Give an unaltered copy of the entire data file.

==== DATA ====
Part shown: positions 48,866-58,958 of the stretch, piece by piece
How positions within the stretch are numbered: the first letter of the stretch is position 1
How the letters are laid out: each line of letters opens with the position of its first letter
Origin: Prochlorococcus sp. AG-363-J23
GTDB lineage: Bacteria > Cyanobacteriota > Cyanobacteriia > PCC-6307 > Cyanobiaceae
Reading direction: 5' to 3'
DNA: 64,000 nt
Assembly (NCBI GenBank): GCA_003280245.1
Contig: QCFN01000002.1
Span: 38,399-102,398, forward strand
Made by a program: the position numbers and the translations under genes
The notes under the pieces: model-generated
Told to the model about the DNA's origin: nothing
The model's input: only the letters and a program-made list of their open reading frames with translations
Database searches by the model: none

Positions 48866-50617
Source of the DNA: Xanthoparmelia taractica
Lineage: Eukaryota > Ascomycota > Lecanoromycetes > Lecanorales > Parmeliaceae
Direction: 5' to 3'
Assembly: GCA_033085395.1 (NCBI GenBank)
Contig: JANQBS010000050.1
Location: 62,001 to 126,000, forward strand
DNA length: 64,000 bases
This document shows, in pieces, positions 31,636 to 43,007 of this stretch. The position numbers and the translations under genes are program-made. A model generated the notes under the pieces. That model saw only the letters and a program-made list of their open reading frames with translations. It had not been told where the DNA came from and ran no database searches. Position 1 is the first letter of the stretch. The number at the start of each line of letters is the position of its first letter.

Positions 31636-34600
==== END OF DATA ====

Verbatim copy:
Part shown: positions 48,866-58,958 of the stretch, piece by piece
How positions within the stretch are numbered: the first letter of the stretch is position 1
How the letters are laid out: each line of letters opens with the position of its first letter
Origin: Prochlorococcus sp. AG-363-J23
GTDB lineage: Bacteria > Cyanobacteriota > Cyanobacteriia > PCC-6307 > Cyanobiaceae
Reading direction: 5' to 3'
DNA: 64,000 nt
Assembly (NCBI GenBank): GCA_003280245.1
Contig: QCFN01000002.1
Span: 38,399-102,398, forward strand
Made by a program: the position numbers and the translations under genes
The notes under the pieces: model-generated
Told to the model about the DNA's origin: nothing
The model's input: only the letters and a program-made list of their open reading frames with translations
Database searches by the model: none

Positions 48866-50617
Source of the DNA: Xanthoparmelia taractica
Lineage: Eukaryota > Ascomycota > Lecanoromycetes > Lecanorales > Parmeliaceae
Direction: 5' to 3'
Assembly: GCA_033085395.1 (NCBI GenBank)
Contig: JANQBS010000050.1
Location: 62,001 to 126,000, forward strand
DNA length: 64,000 bases
This document shows, in pieces, positions 31,636 to 43,007 of this stretch. The position numbers and the translations under genes are program-made. A model generated the notes under the pieces. That model saw only the letters and a program-made list of their open reading frames with translations. It had not been told where the DNA came from and ran no database searches. Position 1 is the first letter of the stretch. The number at the start of each line of letters is the position of its first letter.

Positions 31636-34600